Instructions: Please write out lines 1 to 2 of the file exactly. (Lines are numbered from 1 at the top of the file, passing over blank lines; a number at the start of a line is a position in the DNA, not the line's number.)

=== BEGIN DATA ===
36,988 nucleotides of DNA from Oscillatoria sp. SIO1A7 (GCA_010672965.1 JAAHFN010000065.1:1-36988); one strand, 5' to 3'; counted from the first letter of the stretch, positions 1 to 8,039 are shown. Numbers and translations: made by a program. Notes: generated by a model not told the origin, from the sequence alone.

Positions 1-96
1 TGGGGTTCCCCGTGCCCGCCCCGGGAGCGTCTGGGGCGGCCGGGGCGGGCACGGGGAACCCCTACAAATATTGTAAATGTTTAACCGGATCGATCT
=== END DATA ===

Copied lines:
36,988 nucleotides of DNA from Oscillatoria sp. SIO1A7 (GCA_010672965.1 JAAHFN010000065.1:1-36988); one strand, 5' to 3'; counted from the first letter of the stretch, positions 1 to 8,039 are shown. Numbers and translations: made by a program. Notes: generated by a model not told the origin, from the sequence alone.

Positions 1-96